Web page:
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we'll have to pay social security, medicare and medicaid as well the national debt. so the yellow area is discretionary spendinging, things like social programs or spending. you were elected to serve the people, and it's very difficult to make some of these tough choices and also continue to run in the election cycle, isn't it in. >> yes, it is, unless there is a freight train coming at you that concentrates the mind. for example, in the early 1980s, social security was about to go bankrupt. and we had to act. and so congress did act. and the way i always look at it, you go where the money is, and if you have this gigantic budget deficit, you go to programs for the elderly, you go to health care, you go to defense, and you go to interest. and those are, by 2016, going to be about 88% of the total federal budget. and so i look at this and i say, the key thing is to begin and to
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take action in those areas. just for example, if we cut defense spending 10%, we would still spend twice as much as the following countries spend on defense combined. russia and china, india, germany, britain, france. now, i think we can have a fairly secure world and a secure society and not spend as much as we're spending on defense. >> you say we can cite modern battles without a cold war kind of military. you're talking about making some different lines of thinking in defense spending. >> adjusting the floor structure and the technology to the current threat as opposed to the cold war threat. if we did that, we could save money. under the guise of the iraq war in afghanistan, the defense budget on weapon systems going very high up, and it's not all for those areas.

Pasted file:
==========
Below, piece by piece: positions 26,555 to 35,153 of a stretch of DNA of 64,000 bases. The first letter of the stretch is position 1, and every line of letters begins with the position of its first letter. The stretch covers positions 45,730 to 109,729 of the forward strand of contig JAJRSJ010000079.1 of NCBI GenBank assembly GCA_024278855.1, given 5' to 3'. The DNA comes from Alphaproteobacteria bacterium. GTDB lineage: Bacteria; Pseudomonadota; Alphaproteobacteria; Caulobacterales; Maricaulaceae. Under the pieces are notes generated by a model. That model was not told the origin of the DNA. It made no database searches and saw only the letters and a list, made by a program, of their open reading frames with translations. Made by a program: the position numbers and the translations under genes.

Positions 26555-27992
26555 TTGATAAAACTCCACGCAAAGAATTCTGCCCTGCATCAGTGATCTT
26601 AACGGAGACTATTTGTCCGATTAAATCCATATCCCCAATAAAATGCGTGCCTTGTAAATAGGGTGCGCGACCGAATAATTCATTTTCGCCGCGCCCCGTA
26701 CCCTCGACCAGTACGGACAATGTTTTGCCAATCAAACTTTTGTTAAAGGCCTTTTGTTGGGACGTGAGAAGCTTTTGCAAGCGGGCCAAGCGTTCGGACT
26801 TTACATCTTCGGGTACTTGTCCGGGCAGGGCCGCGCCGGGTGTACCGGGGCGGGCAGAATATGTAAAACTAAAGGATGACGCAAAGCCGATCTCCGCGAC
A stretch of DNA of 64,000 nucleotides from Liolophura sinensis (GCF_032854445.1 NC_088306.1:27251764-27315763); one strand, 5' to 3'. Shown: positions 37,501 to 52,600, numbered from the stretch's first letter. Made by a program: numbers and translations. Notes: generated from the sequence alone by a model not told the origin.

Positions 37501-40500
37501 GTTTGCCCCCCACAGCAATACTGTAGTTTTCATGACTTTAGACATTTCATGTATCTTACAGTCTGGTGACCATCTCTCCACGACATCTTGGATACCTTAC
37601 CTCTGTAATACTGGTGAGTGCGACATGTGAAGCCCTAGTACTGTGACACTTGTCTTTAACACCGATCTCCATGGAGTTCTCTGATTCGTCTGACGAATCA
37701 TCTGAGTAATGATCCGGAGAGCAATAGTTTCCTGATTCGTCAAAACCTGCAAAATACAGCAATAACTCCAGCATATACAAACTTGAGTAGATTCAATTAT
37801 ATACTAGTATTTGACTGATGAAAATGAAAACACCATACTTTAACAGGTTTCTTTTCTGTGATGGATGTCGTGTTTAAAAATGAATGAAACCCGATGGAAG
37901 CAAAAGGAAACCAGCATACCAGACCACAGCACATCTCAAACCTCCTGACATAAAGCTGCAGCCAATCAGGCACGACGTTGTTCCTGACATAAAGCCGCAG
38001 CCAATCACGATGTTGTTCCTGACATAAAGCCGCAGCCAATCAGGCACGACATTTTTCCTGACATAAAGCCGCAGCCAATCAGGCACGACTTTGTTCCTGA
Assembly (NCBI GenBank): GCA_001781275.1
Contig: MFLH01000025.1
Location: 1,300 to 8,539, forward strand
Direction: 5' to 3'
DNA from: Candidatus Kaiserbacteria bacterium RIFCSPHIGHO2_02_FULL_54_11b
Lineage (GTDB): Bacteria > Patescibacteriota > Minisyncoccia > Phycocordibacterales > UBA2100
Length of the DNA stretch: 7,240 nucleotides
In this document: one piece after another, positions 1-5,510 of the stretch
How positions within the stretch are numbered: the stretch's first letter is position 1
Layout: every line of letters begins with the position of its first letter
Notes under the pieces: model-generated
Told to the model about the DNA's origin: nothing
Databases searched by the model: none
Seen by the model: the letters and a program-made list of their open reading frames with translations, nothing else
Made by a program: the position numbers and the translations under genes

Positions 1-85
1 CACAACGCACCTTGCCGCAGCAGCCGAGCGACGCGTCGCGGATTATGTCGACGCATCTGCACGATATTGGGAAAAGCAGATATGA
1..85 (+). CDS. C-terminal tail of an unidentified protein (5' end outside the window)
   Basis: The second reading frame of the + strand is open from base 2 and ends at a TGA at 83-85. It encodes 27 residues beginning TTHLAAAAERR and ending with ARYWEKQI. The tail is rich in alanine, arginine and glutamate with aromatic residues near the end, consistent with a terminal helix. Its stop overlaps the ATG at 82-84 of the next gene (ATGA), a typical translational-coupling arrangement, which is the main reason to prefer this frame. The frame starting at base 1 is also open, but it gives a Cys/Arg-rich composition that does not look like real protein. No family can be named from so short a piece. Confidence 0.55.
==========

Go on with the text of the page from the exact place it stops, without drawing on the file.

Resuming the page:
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>> the campaign trail is played by the opponent as soft on national security, and look, you know, we're going to be less safe because who wants to cut spending, you know. it starts to get tricky when around the corner the freight train that's coming at you is your election, not this crisis. >> well, the key thing is you can't do only defense. you have to also do the so-called entitlement, social security, medicare, health care, civil service pensions, things like that. if you distribute the pain broadly, what we found in the early 1980s was that people signed on for lengthening the age of retirement, having taxes to cutting some benefits because it saved the larger system. that was social security then. today it's our whole economy that's at stake. >> diane rogers of the concord coalition. he said disperse the pain broadly, but we've been dispersing the wealth without getting anything back.